11flowersShanghai-born director Wang Xiaoshuai has been waiting to make his latest film, 11 Flowers, for 20 years. When he graduated from the Beijing Film Academy in 1989, he had already written the script for his semi-autobiographical account of growing up in tough inland China during one of the country’s toughest historical periods. But it has taken until now for him to bring the story to the screen.

‘Both my parents worked at the Third Front,’ he says when we meet in Beijing. ‘In 1966, Mao ordered many Mainlanders – a lot of them intellectuals like my father – to leave cities such as Shanghai or Beijing to work at factories in impoverished rural areas in preparation against possible attack by the Soviet Union. I have a strong emotional connection with the people who lived and continue to live there.’

It’s not the first time Wang has visited the subject. The 45-year-old director, heralded as a leading member of China’s so-called ‘Sixth Generation’ of filmmakers, journeyed to the countryside inShanghai Dreams (2005), for which he won the Jury Prize at the Cannes Film Festival. (Wang’s films, including Chongqing Blues andDrifters, often crop up in competition at Cannes.) Like 11 Flowers,Shanghai Dreams is a semi-autobiographical account of a family in Guizhou province – the place Wang and his real-life family were sent – who long to return to the city.

Though 11 Flowers returns to familiar ground, it’s the writer-director’s most accomplished work to date. Both a coming-of-age film and an account of Cultural Revolution history too often overlooked by directors (with the exception of Jia Zhangke’s 24 City), the film follows 11-year-old Wang Han (Liu Wenqing), who lives with his parents in a rural part of China’s southwest in 1975, a year before Mao’s death. Though shot from the child’s perspective with fittingly lucid camerawork, the violence and internalised anguish that pockmark the period are never far from the screen. Savage gang wars between Red Guards and Wang Han’s artist-father’s bottomless disillusionment are harsh reminders of the reality surrounding the child.

At the start of the film however, Wang Han’s biggest problem is persuading his mother to spend the family’s yearly clothing ration on a new white shirt. Things change for Wang Han when this shirt – itself a symbol of soiled innocence – is seized by a fugitive in the woods to staunch a wound. The pair establish a Whistle Down The Wind-style friendship eventually prompting Wang Han’s childhood, like the Cultural Revolution churning around him, to draw to a close.

The idea behind 11 Flowers came from Wang’s real-life encounter with a fugitive when he was 11. Accordingly, the film adopts many details from the director’s life in the Third Front era. ‘Like Wang Han I had a group of friends and we considered ourselves a gang,’ says Wang, ‘which is kind of ridiculous, but we even swore brotherhood. In the end scenes you see the kids running across the fields just to watch an execution. That happened a lot in my childhood. We ran after the truck carrying the criminals. We thought it was fun.’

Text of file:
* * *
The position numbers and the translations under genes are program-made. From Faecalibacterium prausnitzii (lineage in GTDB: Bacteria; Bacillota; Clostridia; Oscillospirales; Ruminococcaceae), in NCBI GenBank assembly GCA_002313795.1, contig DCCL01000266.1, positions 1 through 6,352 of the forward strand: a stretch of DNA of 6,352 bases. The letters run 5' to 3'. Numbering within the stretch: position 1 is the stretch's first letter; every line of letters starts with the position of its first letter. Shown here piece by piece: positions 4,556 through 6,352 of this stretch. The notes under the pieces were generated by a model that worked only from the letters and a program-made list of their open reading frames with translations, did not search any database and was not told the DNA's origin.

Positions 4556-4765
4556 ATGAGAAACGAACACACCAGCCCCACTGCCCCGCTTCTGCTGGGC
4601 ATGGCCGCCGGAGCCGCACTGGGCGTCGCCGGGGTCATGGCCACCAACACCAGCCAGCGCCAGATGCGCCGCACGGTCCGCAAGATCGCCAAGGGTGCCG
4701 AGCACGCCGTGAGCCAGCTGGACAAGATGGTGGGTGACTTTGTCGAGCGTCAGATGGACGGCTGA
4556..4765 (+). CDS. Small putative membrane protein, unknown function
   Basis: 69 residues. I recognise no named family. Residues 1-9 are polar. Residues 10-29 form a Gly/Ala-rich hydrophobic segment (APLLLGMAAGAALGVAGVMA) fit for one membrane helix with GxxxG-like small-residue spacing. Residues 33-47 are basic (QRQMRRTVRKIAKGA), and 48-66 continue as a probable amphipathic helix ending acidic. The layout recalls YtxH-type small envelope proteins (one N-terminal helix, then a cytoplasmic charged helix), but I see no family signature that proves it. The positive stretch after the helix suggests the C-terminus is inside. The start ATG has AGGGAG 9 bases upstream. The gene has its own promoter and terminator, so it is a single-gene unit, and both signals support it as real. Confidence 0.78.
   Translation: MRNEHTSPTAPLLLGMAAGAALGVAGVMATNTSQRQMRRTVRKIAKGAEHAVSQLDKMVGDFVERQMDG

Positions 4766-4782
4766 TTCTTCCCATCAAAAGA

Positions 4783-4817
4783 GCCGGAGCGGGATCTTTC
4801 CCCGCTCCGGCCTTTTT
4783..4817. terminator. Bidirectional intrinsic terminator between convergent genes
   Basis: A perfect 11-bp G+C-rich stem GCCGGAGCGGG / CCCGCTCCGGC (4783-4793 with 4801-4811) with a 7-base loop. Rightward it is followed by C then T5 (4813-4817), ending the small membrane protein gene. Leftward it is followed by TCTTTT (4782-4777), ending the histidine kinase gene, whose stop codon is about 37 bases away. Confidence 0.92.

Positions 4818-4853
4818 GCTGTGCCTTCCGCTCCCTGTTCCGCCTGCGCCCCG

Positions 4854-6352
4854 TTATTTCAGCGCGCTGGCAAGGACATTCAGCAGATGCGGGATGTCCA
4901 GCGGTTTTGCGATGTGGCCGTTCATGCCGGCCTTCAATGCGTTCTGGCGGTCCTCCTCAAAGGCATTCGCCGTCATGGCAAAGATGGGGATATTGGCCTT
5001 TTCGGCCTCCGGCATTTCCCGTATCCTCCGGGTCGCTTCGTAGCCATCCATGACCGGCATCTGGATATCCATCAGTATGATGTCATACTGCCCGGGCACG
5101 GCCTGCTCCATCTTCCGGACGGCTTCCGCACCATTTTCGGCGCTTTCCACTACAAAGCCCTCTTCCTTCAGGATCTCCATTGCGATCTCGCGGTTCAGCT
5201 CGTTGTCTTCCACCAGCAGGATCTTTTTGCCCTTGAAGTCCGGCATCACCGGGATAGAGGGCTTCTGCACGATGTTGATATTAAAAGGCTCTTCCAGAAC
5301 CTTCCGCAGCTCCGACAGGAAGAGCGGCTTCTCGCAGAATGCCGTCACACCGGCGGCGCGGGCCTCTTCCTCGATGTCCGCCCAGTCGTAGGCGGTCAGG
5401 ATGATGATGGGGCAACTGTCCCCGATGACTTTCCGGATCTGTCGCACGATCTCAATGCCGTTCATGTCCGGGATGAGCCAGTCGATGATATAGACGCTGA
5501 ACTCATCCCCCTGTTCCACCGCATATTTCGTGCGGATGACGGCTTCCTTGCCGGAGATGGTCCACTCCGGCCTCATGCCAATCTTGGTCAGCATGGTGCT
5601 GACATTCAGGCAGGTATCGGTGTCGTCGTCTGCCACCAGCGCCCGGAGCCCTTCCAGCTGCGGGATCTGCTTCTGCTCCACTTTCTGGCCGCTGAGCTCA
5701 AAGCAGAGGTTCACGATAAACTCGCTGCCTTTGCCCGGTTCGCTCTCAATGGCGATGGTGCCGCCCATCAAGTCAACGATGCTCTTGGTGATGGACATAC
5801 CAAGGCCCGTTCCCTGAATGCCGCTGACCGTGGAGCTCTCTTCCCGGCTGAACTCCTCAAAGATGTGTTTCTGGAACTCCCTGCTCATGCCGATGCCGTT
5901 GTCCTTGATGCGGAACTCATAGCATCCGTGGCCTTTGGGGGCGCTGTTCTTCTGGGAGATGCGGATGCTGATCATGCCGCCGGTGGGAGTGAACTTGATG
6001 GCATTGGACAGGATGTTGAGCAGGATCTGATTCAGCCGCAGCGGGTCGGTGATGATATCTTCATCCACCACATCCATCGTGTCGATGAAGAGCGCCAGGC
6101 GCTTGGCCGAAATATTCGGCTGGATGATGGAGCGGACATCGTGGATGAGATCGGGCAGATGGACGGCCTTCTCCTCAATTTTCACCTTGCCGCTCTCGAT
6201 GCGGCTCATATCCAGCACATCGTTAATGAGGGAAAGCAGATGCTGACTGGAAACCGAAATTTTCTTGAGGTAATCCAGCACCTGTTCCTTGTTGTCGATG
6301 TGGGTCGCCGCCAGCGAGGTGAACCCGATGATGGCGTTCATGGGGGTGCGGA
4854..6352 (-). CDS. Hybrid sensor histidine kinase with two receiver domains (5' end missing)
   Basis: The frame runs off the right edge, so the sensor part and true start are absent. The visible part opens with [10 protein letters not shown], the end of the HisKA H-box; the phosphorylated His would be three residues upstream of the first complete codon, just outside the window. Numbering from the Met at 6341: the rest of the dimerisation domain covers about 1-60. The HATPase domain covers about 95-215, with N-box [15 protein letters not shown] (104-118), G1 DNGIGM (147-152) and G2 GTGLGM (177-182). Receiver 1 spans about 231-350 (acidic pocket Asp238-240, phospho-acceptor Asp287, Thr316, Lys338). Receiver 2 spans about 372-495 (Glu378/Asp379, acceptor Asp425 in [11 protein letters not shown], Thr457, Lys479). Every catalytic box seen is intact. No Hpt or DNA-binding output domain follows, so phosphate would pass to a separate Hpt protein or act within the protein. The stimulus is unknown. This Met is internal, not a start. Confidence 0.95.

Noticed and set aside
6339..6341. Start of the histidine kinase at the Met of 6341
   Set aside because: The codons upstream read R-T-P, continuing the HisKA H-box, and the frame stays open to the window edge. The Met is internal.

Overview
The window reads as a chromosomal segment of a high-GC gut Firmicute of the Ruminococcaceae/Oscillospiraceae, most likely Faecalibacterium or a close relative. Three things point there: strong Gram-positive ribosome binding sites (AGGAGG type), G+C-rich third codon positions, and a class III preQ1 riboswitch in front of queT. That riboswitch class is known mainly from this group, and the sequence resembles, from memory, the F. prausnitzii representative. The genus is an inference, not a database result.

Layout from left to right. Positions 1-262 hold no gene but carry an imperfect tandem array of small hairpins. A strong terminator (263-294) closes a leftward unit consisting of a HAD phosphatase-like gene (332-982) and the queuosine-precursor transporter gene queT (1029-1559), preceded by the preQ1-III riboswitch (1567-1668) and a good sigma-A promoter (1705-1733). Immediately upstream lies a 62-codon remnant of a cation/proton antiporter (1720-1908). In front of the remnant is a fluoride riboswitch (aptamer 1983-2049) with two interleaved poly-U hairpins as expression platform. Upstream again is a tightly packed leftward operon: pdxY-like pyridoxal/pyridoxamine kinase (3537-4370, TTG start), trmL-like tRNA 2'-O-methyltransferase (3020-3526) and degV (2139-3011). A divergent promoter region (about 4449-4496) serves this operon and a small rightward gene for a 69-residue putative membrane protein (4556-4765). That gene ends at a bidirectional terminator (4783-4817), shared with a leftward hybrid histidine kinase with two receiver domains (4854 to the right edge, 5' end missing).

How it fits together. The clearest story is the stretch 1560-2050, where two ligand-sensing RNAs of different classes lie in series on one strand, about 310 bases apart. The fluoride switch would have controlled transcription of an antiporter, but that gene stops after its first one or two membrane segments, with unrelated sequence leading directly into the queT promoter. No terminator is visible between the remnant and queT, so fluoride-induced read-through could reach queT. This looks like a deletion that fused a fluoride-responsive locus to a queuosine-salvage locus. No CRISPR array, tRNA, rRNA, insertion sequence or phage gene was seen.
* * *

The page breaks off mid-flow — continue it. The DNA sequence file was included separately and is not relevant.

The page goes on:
Wang Han is taught to paint by his father, something the director’s own father, who had taught theatre in Shanghai, also did. Painting was deemed ‘safer’ than theatre at the time.

Clothes, too, were precious. ‘The whole family would only have two or three new items a year,’ says Wang. Everything was rationed: ‘if an elder brother grew quickly, he used the family’s clothing ration for the year. The younger children would have to wait for his cast-offs. We were so excited every Spring Festival because we got to wear new clothes.’

Though Wang says the film captures the mood of the Third Front era, as a record, like memory itself, it’s flawed. ‘We always remember our childhood based on carefree, vivid details,’ he says. ‘We use a lot of fadeouts on the boy, like having him disappear into the darkness, or into the woods. That’s how memories are to me – close to the heart yet impossible to recreate.’ In the film Wang Han’s own vision is often obscured, half-comprehending: point-of-view shots peek through bathhouse steam and tangled branches, or are submerged underwater.

‘I’m trying to cover Wang Han’s inner life as a child, but I also want to comment on the period as who I am now,’ says Wang. Aside from a lifelong affection for the countryside (‘sometimes I want to run away from cities like Beijing or Shanghai, just to get back to the countryside to smell the cow dung’), Wang’s life has been relatively unaffected compared to some. ‘Before we moved to Guizhou, [my father] was a teacher at Shanghai Theatre Academy majoring in directing,’ he says. ‘His life was completely turned around. His expertise and talent as an artist looked like a joke and were useless in the countryside.

‘Many families from Shanghai stayed [in Guizhou] for the rest of their lives because state-run factories were still the only option,’ Wang continues. ‘The fact that I make the fugitive plan to burn down the factory [where Wang Han’s father works] may imply my attitude to the period, but that’s for the critics to decide.’

For now, Wang says he’s finished making films about the Third Front. ‘In a way, 11 Flowers is the end of an era for me,’ he says, ‘I’m done covering my memories.’

Nicola Davison and Wang Ge


Link to Time Out Shanghai